Kunzmann, Rico. Dissection of the epigenetic asymmetry in mouse zygotes. 2012, PhD Thesis, University of Basel, Faculty of Science.
Official URL: http://edoc.unibas.ch/diss/DissB_9911
Constitutive heterochromatin in mouse is detected around the centromeres of chromosomes. It consists of the repetitive AT-rich major satellite repeats. In mouse zygotes, maternal pericentric heterochromatin (PCH) displays the marks of the Suv39h pathway: tri-methylation of lysine 9 on histone tail H3 (H3K9me3), H4K20me3 and Hp1β (Santos et al., 2005). Paternal PCH on the other hand does not exhibit the Suv39h marks. It is enriched for proteins of the Polycomb repressive complex 1 (PRC1) (Puschendorf et al., 2008). This complex, has been shown to be important for gene repression (Lewis, 1978). In mouse zygotes, however, PRC1 also represses paternal transcription of major satellite repeats (Puschendorf et al., 2008).
The first major question addressed in this thesis is how PRC1 is targeted to PCH. We show that PRC1 targeting to paternal PCH is dependent on two protein modules of Cbx2, a core member of PRC1 in early mouse zygotes. The first module is the N-terminal chromodomain (CD), which preferentially binds H3K27me3 (Kaustov et al., 2011), a histone mark that appears on paternal PCH in the late zygotic stages. The second module is an AT-hook motif, which is located just C-terminal of the CD. Insertion of a point mutation into either the CD or the AT-hook results in reduced heterochromatin enrichment. Nevertheless, only the introduction of point mutations into both modules results in complete loss of enrichment. Finally, we show that among all five Cbx paralogs in mouse, only Cbx2 contains an AT-hook motif, which is highly conserved from fish to humans. Thus, this targeting mechanism of PRC1 is strictly Cbx2 dependent.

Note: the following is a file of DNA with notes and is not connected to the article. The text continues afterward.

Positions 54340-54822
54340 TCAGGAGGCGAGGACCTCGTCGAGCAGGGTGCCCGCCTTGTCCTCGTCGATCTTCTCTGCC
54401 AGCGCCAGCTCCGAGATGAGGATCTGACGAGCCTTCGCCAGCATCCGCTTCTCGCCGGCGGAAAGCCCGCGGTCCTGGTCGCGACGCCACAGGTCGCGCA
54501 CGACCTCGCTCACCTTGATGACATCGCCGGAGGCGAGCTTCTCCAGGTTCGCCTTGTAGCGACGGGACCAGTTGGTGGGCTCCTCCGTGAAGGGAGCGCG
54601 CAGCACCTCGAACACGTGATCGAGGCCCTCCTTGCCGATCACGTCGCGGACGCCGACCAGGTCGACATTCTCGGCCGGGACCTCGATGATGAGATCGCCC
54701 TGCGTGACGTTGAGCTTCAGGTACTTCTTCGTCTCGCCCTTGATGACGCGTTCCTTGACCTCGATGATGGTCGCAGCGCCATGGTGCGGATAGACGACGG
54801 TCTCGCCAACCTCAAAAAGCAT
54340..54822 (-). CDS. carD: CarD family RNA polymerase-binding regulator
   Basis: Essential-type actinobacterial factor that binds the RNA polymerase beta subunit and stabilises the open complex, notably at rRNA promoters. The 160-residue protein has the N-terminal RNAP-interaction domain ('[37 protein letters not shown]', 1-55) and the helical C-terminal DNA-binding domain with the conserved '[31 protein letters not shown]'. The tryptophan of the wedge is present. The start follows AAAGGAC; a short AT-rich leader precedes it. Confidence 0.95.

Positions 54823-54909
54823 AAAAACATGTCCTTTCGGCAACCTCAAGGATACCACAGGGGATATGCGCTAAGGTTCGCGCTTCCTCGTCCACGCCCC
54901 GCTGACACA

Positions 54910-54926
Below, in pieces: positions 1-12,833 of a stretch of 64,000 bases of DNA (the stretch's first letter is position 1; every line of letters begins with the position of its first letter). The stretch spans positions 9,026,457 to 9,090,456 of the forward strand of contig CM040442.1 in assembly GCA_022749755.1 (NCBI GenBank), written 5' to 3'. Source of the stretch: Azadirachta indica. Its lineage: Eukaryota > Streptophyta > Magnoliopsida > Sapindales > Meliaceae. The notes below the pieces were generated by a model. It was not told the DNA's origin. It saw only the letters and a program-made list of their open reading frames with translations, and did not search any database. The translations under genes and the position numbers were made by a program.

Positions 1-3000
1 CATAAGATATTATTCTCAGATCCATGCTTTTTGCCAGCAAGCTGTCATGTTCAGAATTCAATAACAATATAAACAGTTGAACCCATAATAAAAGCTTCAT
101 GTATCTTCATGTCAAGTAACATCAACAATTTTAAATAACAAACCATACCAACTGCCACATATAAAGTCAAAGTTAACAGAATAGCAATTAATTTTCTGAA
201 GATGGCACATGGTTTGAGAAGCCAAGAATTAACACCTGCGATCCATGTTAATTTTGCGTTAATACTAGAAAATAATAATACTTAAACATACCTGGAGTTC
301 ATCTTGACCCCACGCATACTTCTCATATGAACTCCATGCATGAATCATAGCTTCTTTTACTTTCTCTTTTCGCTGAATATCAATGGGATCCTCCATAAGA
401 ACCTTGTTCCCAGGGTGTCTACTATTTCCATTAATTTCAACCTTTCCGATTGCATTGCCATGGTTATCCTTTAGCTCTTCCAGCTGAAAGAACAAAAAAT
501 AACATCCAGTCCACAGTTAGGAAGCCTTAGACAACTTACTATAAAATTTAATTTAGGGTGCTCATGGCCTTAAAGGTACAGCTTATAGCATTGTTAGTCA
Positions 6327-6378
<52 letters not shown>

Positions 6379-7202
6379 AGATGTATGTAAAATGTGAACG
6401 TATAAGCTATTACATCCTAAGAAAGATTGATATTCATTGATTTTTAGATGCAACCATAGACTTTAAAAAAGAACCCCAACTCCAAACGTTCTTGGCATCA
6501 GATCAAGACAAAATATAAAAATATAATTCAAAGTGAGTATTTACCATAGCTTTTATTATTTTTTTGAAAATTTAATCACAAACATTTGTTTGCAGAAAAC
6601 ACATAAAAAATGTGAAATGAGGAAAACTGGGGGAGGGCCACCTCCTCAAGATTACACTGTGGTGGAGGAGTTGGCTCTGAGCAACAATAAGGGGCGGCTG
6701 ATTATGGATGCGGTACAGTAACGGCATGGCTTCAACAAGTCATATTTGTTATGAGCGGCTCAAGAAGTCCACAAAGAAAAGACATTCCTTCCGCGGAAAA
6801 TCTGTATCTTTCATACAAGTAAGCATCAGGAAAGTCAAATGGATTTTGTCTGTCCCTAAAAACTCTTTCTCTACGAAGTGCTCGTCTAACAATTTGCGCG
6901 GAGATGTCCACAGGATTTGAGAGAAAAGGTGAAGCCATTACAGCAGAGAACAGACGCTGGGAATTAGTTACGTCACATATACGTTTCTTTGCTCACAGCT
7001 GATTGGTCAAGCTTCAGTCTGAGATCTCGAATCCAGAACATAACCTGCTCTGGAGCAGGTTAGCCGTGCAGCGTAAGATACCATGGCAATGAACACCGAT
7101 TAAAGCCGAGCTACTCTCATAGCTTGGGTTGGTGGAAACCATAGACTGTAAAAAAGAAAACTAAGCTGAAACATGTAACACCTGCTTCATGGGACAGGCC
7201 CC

The second major question addressed in this thesis concerned the hierarchy of the two major epigenetic, repressive pathways at PCH in mouse zygotes. Zygotes that are deficient for the Suv39h2 histone methyltransferase (HMT), exhibit PRC1 enrichment at paternal and maternal PCH. This observations suggests a hierarchy between the two epigenetic, repressive pathways. We show that Hp1β, a downstream member of the Suv39h pathway, but not the Suv4-20 HMTs, prevents PRC1 members from binding to maternal PCH. In Hp1β maternally deficient zygotes (Hp1βm-z+) as in Suv39h2m-z+ zygotes, PRC1 members strongly localize to maternal PCH. Furthermore, we show that enhancing the affinity of the Cbx2 CD for H3K9me3 by a single amino acid (aa) exchange enables its co-localization with members of the Suv39h pathway on maternal PCH. We show that this aa residue confers the H3K27me3 specificity of Cbx2. Interestingly, this aa residue is conserved in Cbx2 among eumetazoa.
Taken together, we propose a simple targeting mechanism for PRC1 to heterochromatin, based on a CD and an AT-hook motif. Furthermore, we map the interdependency of the Suv39h pathway with PRC1 to the CDs of Hp1β and Cbx2.
Size Difference of Maternal and Paternal Pronuclei
Although the maternal and the paternal genomes are equally large, the paternal pronucleus (PN) is bigger than the maternal PN. This suggests that DNA in the maternal PN is more compacted. Interestingly, this size difference is not only observed in PN5 zygotes but throughout zygotic development, which suggests that it is maintained by proteins present in the zygote.
Here we show that the size difference between maternal PN and paternal PN is due to Hp1β. The maternal PN is smaller than the paternal PN because of Hp1β, putatively bound to maternal H3K9me3. In Hp1βm-z+ zygotes, this size difference is lost. Microinjection of recombinant Hp1β into Hp1βm-z+ zygotes reestablishes the size decrease of maternal PN, suggesting that it is a zygotic phenotype. Furthermore, the maternal and paternal PN sizes of wt zygotes can be decreased by the presence and the enzymatic activity of abundant exogenously provided proteins of the Suv39h pathway.
Impact of Epigenetic Repressors on Zygotic 5mC to 5hmC conversion
Within a few hours after fertilization, the paternal genome rapidly loses its global 5mC DNA methylation (Mayer et al., 2000a; Oswald et al., 2000; Santos et al., 2002). The maternal genome remains DNA methylated in the zygote. Recently, it was shown that paternal 5mC is converted to 5hmC by the Tet3 proteins (Gu et al., 2011).
Zygotes, which were maternally deficient for either PcG proteins or members of three H3K9 HMT pathways, were analyzed for their maternal and paternal 5mC and 5hmC content. The most evident effect on the 5mC to 5hmC conversion in zygotes was observed in maternally deficient G9a and Hp1β zygotes. In both lines, enhanced conversion of maternal 5mC was observed. This suggests that G9a and even more so Hp1β protect maternal 5mC from conversion to 5hmC.
|Committee Members:||Reuter, Gunter|
|Bibsysno:||Link to catalogue|
|Number of Pages:||164 S.|
|Last Modified:||30 Jun 2016 10:49|
|Deposited On:||05 Jul 2012 09:31|
Repository Staff Only: item control page